Last week, a post appeared on the prominent blog "A Gay Girl in Damascus" claiming that the blogger, an out Syrian lesbian who wrote under the name Amina Arraf, had been kidnapped by Syrian security forces. As it turned out, there was no Amina—just a guy in Scotland named Tom.
At the time of the post describing Amina's arrest, "A Gay Girl in Damascus" was generally accepted at face value. But the young woman's story began to fall apart under the scrutiny of the bloggers and journalists attempting to fact-check it and follow up. She frequently canceled interviews at the last minute. A photo that Amina sent to The Guardian turned out to be stolen from the Facebook account of a British-Croatian woman named Jelena Lecic. NPR's Andy Carvin discovered that no one—not even her Canadian girlfriend—had met Amina in person.
And so the internet detective agency got to work. Extensive work by Carvin, the EFF's Jillian York, Ali Abunimah and Benjamin Doherty of The Electronic Intifada, and author Liz Henry (not to mention dozens of others on Twitter and elsewhere), seemed to point toward a student and peace activist named Tom MacMaster, originally from Georgia but currently studying in Scotland. An address "Amina" had used in a Yahoo! discussion group was, according to property records, owned by MacMaster; a photo that appeared on Amina's blog appears also in a Picasa album created by MacMaster's wife Britta Froelicher, (herself a grad student studying Syrian economic development); IP addresses linked to the blog were allegedly sourced to the University of Edinburgh, where MacMaster was writing a thesis about "the 7th century siege of Constantinople."
MacMaster, on vacation in Istanbul with his wife, rebuffed Abunimah and Doherty when they first contacted him, denying that he had ever met Amina. Meanwhile, Washington Post reporters Melissa Bell and Elizabeth Flock had also concluded that MacMaster was behind "A Gay Girl in Damascus"; they too, confronted MacMaster with the allegations for an article they were writing on the controversy.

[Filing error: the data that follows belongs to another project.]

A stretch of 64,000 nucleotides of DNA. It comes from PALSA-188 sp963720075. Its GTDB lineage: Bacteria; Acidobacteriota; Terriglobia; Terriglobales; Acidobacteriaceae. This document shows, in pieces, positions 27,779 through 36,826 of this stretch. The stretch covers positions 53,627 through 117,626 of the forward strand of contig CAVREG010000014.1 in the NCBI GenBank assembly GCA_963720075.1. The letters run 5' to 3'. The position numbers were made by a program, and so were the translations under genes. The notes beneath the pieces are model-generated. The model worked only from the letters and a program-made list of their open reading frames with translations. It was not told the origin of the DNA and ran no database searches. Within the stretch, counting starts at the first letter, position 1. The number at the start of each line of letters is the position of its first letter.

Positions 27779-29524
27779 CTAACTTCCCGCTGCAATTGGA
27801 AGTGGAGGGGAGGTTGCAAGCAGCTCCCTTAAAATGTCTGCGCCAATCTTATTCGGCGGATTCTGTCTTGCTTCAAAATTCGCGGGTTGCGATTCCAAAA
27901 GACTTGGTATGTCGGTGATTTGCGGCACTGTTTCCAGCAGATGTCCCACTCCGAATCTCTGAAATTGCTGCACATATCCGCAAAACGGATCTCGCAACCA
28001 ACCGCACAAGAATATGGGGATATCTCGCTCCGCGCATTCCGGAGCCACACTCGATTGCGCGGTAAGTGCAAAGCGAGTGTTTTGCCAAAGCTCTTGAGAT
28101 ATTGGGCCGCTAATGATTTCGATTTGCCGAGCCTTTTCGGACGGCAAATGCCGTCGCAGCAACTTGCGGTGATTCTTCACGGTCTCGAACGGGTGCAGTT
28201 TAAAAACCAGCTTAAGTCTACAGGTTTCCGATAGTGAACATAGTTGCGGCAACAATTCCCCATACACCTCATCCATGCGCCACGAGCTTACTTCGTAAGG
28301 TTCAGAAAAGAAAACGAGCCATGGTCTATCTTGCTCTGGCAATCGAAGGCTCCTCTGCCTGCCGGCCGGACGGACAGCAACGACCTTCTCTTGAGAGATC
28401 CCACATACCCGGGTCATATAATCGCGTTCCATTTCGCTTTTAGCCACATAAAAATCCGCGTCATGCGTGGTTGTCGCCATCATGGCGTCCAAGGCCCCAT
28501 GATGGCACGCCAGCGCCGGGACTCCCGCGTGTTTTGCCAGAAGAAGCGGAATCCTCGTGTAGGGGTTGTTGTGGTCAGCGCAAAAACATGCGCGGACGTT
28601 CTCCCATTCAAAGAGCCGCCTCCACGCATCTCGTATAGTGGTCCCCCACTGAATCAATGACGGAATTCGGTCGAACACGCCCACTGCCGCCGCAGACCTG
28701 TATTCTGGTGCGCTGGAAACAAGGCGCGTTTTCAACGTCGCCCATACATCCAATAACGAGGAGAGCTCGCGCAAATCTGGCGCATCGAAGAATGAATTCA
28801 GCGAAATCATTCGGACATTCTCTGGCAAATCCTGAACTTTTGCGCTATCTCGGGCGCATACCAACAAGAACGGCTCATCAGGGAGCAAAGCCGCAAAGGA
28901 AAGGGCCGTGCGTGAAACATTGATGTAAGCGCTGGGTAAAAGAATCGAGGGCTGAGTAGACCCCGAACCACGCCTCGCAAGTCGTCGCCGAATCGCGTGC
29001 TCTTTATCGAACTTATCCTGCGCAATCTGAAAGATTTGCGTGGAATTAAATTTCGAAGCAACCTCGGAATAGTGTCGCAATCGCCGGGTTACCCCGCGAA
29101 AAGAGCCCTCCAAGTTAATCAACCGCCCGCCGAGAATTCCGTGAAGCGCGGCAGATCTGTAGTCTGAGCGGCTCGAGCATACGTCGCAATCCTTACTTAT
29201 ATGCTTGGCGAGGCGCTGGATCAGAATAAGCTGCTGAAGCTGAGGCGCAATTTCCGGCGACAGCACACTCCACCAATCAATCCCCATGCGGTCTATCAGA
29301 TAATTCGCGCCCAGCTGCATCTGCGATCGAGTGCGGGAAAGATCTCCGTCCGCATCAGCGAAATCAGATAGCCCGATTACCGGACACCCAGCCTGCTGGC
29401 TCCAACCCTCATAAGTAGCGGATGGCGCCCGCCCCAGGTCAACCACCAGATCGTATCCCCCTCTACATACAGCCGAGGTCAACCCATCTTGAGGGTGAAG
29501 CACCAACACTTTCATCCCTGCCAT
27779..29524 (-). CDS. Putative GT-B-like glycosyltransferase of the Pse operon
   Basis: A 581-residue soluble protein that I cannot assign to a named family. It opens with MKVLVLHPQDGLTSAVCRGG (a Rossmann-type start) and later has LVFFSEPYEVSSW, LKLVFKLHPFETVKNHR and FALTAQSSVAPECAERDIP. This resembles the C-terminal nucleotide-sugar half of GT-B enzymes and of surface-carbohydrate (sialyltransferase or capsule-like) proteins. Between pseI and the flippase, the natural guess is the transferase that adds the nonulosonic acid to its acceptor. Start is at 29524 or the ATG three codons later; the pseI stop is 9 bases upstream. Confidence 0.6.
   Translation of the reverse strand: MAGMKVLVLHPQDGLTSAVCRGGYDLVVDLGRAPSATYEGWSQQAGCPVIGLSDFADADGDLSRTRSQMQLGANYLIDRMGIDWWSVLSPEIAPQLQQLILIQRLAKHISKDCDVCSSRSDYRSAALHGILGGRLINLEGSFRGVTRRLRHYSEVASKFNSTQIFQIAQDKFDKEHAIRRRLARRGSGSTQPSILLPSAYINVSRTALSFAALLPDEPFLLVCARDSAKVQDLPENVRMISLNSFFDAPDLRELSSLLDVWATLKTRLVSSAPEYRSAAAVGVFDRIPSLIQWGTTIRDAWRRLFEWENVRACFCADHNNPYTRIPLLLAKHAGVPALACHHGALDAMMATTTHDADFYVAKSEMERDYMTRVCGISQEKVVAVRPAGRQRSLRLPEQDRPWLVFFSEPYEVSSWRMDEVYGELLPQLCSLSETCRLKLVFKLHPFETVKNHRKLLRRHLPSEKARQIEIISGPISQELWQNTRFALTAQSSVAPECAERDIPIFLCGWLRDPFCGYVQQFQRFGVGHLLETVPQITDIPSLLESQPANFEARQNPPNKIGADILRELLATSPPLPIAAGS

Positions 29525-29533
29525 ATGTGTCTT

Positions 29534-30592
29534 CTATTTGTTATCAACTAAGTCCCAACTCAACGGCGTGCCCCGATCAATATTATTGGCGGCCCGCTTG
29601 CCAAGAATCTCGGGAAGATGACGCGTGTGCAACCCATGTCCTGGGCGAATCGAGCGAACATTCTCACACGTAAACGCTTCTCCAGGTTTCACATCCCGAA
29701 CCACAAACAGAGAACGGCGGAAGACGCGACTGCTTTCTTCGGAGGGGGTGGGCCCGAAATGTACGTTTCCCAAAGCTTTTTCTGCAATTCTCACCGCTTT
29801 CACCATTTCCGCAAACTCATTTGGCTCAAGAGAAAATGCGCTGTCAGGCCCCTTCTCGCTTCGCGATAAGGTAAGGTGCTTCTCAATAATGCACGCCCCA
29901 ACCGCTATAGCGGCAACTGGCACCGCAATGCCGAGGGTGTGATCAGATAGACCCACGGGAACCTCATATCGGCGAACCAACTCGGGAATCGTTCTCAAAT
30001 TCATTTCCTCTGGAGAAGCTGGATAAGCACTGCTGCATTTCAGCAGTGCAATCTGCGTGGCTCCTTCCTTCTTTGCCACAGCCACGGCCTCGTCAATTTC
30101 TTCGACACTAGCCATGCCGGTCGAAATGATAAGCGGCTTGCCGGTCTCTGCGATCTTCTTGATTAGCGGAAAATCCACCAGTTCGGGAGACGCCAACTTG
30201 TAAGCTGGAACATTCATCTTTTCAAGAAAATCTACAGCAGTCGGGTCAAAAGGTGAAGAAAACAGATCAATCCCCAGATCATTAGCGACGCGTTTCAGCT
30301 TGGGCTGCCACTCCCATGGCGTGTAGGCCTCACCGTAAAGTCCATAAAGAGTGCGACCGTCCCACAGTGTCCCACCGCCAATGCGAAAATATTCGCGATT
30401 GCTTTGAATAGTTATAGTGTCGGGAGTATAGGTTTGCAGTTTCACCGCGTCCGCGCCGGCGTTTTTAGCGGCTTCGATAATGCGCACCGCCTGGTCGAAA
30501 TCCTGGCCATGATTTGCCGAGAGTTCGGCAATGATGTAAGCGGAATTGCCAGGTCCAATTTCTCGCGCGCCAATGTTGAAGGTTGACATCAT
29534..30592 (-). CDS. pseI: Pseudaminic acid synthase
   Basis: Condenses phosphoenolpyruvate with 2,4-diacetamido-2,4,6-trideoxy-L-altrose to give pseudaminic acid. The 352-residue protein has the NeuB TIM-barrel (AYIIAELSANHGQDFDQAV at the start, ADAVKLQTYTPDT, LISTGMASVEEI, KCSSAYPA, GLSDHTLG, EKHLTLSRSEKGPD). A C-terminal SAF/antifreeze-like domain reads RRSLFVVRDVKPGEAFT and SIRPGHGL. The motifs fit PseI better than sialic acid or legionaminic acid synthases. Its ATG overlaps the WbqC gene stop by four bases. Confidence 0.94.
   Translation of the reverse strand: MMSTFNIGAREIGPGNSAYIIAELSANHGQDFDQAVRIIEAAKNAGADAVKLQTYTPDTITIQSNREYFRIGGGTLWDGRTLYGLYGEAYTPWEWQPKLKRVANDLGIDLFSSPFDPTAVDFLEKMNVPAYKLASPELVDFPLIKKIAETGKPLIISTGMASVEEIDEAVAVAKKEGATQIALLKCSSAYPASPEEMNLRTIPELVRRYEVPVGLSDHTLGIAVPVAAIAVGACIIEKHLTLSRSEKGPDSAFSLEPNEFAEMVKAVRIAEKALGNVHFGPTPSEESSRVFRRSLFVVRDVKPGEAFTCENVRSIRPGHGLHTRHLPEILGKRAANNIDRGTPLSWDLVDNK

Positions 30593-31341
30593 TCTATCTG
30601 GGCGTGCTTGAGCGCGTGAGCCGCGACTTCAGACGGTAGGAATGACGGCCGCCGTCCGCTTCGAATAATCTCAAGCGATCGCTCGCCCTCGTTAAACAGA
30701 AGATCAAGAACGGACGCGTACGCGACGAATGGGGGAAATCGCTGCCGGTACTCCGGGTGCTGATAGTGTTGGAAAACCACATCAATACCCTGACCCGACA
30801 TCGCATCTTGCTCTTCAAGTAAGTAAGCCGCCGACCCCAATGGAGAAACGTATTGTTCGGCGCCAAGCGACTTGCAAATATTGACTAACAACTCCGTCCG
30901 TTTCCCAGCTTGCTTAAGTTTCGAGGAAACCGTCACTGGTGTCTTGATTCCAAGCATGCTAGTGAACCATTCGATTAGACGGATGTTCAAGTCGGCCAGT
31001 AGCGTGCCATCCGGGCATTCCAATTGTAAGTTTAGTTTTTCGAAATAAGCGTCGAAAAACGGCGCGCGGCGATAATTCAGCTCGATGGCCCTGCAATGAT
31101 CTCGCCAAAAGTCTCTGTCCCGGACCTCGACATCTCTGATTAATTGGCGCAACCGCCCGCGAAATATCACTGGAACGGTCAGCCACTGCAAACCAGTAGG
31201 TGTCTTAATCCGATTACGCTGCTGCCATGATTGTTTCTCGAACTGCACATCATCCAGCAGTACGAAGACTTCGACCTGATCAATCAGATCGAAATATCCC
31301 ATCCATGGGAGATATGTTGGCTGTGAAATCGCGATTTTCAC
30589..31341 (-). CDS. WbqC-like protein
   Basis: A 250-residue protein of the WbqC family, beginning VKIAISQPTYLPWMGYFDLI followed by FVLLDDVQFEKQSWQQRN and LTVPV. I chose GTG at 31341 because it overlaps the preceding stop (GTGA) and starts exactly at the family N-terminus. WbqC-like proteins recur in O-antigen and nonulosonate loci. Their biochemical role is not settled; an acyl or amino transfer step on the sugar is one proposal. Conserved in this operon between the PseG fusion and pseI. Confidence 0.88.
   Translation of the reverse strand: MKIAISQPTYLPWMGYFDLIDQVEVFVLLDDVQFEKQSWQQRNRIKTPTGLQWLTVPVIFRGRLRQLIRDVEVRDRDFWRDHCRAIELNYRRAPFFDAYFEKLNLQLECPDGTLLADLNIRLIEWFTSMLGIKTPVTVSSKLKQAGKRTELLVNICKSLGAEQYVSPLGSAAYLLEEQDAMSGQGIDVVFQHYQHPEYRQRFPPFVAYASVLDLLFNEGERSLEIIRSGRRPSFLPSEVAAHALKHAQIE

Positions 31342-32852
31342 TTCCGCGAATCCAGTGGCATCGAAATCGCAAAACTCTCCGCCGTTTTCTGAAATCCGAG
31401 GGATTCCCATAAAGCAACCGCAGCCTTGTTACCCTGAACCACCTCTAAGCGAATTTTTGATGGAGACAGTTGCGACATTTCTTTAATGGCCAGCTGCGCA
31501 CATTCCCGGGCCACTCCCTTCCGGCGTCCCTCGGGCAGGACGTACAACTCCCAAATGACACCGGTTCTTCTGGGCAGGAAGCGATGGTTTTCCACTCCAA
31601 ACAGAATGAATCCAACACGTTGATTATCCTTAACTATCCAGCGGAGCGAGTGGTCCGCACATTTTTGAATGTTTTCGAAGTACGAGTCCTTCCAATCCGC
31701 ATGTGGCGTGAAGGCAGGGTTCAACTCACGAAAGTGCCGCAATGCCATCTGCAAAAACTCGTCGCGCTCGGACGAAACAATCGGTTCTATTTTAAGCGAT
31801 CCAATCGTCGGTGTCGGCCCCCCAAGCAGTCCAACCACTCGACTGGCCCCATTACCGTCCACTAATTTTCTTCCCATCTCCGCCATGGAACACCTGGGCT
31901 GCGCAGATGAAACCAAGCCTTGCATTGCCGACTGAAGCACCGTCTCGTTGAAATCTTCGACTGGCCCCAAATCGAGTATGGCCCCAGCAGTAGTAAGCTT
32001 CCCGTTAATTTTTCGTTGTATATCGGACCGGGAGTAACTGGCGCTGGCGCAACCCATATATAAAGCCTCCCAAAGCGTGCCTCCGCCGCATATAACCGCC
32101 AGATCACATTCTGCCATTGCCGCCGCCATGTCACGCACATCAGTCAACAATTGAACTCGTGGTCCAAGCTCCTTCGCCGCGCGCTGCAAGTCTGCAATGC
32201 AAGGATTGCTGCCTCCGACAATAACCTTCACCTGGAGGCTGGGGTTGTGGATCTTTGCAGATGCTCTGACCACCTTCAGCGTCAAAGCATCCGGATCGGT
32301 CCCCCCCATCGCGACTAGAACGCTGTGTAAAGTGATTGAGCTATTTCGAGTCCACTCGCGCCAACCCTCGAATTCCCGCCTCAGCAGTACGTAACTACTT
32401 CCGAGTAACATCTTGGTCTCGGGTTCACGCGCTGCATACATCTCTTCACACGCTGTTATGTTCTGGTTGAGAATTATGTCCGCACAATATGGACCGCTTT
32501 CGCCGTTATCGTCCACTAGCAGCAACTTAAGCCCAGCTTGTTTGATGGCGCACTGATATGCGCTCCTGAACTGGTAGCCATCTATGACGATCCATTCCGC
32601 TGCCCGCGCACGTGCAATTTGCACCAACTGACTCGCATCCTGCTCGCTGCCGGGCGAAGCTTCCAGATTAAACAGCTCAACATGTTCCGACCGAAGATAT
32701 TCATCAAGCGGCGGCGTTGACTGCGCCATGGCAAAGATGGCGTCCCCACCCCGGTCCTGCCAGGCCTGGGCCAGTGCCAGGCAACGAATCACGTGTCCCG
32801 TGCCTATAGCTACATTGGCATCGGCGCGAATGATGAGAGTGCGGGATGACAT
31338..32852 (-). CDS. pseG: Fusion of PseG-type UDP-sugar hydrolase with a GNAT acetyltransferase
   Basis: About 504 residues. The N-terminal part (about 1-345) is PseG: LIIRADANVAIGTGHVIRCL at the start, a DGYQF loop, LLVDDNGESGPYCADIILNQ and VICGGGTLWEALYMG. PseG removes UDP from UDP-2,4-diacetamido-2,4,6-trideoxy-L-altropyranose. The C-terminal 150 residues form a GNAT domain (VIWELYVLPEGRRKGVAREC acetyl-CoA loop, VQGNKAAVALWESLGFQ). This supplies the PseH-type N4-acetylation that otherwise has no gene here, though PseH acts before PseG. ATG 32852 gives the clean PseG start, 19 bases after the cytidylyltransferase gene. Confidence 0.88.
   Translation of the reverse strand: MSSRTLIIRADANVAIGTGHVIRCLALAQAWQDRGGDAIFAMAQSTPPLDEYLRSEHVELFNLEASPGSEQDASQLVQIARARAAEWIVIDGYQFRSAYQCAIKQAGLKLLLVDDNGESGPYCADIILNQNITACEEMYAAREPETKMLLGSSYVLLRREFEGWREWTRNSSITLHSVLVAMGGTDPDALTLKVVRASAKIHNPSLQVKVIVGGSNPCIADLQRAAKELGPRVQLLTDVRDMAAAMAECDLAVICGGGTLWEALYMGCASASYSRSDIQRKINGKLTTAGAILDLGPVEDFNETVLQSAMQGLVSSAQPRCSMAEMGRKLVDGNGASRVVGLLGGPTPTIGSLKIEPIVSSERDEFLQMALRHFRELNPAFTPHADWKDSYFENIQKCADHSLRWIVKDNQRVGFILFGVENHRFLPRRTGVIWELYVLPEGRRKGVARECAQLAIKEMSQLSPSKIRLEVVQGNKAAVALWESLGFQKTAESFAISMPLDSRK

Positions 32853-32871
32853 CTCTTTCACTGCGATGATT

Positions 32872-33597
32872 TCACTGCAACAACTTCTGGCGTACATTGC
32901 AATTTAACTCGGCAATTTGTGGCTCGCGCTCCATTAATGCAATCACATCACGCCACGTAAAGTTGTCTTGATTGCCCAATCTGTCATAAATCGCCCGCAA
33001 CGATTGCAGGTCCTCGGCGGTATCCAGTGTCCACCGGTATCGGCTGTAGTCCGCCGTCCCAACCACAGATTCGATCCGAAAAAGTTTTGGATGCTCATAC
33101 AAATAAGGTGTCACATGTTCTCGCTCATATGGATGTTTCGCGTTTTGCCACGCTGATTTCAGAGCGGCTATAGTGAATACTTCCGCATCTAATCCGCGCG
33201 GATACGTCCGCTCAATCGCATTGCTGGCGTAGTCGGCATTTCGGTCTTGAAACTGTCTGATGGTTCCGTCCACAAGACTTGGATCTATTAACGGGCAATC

Apology to readers
I never expected this level of attention. While the narrative voıce may have been fictional, the facts on thıs blog are true and not mısleading as to the situation on the ground. I do not believe that I have harmed anyone — I feel that I have created an important voice for issues that I feel strongly about.
I only hope that people pay as much attention to the people of the Middle East and their struggles in thıs year of revolutions. The events there are beıng shaped by the people living them on a daily basis. I have only tried to illuminate them for a western audience.
This experience has sadly only confirmed my feelings regarding the often superficial coverage of the Middle East and the pervasiveness of new forms of liberal Orientalism.
However, I have been deeply touched by the reactions of readers.
July 12, 2011
The sole author of all posts on this blog
[image, of Syrian protesters praying in Homs, via AP; photo of MacMaster via WaPo/Facebook]